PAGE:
My guest blogger today is Melissa Conroy (Yes! She has a famous author dad!) whose sweet new book Grandma is an Author releases today. It’s an interactive story and journal about creativity and writers’ block. But after visiting her amazing website and browsing her many creative endeavors, I have a hard time believing Melissa is ever blocked. And I got a chance to ask her about just that.
JR: How do all your creative endeavors inspire each other – your books, your dolls, your sculpture, your prints, your knits? How do they compete for your time? In other words when you wake in the morning, how do you decide what to do? I’m not necessarily talking about a routine here, but more about discerning which muse is calling to you.
MC: When I made my portfolio website, it was an opportunity to catalog what I had been working on for many years. I know it looks like a huge variety of pursuits, but in real time it has been a slow evolution from one thing to the next. When I had a studio in Brooklyn I could make large sculptures. Now, my life is more suited to making picture books. Ideas come in moments when I am not expecting them. Years ago, the image of a fort of translucent sandbags appeared in my head. It was there to greet me every time I daydreamed. That fort became a mini obsession. I worked on it for six months, piling and securing stiff translucent pillows until it was taller than me. It was a glowing oasis in my studio for about a month before slowly collapsing. If the vision of translucent sandbags came to me today, I would have the inclination to weave it into a story.
The mediums I use go back to when I was a child. I taught myself to sew in second grade to repair stuffed animals. I see a direct connection between my soft sculpture and more recently, my dolls to those early stitches. Drawing was another childhood discovery. The moment I realized I could draw was thrilling. The world began to reveal itself to me through drawing. I began to see details, shapes, colors, relationships and even personality in things that I had never noticed before. When I am feeling stuck I go outside and draw something. Drawing is the medium that is always at my disposal, while other mediums will tap me on the shoulder now and then.
JR: I hear you when you say ideas come when you least expect them. But translucent sandbags? Wow! I would love to see that in a gallery OR a picture book someday. I also love that you sew. And the fact that you repaired stuffed animals is so tender. I think we could have been 2nd grade friends.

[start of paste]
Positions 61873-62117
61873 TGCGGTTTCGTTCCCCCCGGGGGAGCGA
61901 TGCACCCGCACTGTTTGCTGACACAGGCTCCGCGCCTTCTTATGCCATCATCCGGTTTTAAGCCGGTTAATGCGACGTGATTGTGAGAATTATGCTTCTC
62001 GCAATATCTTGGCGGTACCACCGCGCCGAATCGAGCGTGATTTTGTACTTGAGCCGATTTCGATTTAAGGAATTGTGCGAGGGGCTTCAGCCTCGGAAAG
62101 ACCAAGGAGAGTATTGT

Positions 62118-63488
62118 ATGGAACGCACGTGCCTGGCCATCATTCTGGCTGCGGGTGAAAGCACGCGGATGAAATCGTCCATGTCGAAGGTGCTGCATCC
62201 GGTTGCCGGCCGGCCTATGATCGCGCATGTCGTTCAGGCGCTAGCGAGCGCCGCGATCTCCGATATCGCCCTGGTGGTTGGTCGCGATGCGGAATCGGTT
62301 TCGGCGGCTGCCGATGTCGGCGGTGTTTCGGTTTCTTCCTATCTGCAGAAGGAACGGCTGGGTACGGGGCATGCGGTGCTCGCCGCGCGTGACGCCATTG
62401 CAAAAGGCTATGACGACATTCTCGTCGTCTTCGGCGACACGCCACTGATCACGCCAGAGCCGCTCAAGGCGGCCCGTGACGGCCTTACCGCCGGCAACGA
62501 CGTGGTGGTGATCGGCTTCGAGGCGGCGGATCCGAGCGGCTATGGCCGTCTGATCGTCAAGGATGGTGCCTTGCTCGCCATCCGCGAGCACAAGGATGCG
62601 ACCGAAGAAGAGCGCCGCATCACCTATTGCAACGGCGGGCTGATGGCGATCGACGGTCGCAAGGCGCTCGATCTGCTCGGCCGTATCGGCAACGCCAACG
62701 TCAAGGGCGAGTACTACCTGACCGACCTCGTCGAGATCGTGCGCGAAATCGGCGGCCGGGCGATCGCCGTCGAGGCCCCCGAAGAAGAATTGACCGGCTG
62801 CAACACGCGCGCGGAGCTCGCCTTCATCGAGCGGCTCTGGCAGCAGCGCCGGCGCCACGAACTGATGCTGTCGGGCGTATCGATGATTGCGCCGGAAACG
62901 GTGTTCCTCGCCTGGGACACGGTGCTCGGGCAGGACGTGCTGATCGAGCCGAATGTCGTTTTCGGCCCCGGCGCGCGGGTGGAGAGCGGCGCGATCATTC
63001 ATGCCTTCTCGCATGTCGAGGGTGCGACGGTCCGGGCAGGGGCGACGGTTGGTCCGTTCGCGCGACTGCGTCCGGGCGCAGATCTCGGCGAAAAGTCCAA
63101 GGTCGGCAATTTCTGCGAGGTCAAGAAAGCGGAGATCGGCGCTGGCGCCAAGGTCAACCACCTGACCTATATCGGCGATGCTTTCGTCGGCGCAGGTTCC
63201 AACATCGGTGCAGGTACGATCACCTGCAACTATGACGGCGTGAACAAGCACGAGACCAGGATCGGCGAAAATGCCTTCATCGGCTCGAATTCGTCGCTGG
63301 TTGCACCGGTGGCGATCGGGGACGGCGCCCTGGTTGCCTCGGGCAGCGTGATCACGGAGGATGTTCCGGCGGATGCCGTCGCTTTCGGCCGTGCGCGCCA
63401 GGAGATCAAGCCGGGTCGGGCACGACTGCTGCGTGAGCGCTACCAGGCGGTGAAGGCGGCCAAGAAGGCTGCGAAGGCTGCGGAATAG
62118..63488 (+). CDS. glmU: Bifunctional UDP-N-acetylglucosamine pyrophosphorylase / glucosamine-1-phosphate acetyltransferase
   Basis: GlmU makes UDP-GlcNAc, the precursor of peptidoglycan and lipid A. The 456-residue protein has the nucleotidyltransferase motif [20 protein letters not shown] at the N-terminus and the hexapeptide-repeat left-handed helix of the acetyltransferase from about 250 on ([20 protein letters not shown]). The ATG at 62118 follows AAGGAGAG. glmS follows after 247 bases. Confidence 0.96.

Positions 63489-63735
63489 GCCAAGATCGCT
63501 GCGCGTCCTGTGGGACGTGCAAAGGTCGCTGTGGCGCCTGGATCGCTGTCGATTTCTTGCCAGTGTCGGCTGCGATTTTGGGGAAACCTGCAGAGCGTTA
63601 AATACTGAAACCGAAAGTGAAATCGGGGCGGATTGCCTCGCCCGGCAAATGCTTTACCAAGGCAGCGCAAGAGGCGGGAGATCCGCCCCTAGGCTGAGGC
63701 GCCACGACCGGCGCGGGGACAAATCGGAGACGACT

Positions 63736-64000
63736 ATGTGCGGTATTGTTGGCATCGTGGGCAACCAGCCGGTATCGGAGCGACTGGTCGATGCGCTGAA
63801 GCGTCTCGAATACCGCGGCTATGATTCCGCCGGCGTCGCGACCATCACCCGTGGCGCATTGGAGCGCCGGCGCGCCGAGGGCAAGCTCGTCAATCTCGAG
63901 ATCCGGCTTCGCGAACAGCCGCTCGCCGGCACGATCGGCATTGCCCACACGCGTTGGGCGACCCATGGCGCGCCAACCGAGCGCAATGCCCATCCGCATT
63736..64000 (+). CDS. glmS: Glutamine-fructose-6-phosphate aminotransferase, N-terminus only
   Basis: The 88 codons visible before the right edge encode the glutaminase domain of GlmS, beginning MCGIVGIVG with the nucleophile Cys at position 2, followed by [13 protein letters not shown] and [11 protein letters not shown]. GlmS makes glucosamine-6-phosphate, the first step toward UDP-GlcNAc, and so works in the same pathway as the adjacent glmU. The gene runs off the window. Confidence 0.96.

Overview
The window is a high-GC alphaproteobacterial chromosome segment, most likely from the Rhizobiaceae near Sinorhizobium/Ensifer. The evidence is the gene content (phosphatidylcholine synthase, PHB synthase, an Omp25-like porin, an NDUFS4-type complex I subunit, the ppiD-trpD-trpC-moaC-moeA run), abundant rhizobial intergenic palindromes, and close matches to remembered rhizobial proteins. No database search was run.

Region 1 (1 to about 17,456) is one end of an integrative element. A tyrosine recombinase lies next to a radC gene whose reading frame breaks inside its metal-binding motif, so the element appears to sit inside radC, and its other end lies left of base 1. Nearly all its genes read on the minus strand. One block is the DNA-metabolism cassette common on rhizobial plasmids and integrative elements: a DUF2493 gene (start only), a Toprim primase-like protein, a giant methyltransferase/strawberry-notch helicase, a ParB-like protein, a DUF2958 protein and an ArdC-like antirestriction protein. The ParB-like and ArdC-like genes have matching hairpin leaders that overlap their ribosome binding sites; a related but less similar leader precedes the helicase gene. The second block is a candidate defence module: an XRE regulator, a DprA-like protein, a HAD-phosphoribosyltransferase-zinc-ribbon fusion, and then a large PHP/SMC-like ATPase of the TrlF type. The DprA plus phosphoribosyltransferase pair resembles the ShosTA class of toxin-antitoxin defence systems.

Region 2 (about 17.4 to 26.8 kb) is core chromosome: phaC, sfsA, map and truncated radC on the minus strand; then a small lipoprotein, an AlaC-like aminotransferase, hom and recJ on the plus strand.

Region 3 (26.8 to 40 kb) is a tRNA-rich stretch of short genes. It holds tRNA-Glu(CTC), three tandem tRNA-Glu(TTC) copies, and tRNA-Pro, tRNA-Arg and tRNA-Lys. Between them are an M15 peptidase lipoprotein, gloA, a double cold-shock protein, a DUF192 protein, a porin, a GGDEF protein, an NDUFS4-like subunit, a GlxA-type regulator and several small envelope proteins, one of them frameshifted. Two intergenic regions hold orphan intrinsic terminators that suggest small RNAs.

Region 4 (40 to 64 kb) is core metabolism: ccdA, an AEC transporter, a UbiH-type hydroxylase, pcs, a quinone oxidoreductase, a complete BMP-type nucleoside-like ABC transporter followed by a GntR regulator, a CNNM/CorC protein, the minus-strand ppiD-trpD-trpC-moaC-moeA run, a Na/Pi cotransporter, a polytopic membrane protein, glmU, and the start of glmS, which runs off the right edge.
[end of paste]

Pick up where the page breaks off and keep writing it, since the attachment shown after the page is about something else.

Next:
With all you do, you can’t possibly EVER be without creative inspiration. So what led you to write a kid’s book about writer’s block? Tell us more about Gus. And tell us more about the journal that comes with the book.
MC: Perhaps doing so many different things can be a symptom of writer’s block. Reach a roadblock with a painting? Take out some needles and knit for a while. Having two options at my disposal helps. I can return to each with fresh eyes. That’s why I enjoy picture books so much. I love shifting from text to drawings and back to text until they are dependent upon each other.
I like to think I have plenty of ideas to work from. But, ideas don’t always equal functioning stories. When I sat down to write Grandma is an Author, every story I started hit a wall after the first page. I felt like there was a writers block ghost floating around in my head, turning my words into mush. At the same time, I found myself helping my daughter create monsters to keep her fears at bay. It started with drawings, then led to monster rugs made from fabric scraps that she put next to the front door. Finally, she took a cardboard box and created a monster. He was like the ancient stone lions placed at the foot of buildings to scare away enemies. She could place him wherever she felt he would be most useful. Then I thought, what about a writer’s block monster? Making a monster that can stand up to writer’s block seemed like a fitting solution and one the main character, Rusty would come up with.
Because Grandma is an Author is about writing, it is designed to look and feel like a composition book. In the back there is a little journal with speech and thought bubble stickers to use. Kids can use the journal to write and draw. But, if they find themselves stuck I highly recommend making a writer’s block monster. I made four monsters while writing the story.
Ha! Four monsters. I think every writer needs at least one. Thank you, Melissa for stopping by!
Now here’s your chance to bid on one of Melissa’s fun and frolicky autographed prints titled “Juliette in the Snow” and help fill a school library in Uganda. Check it out at: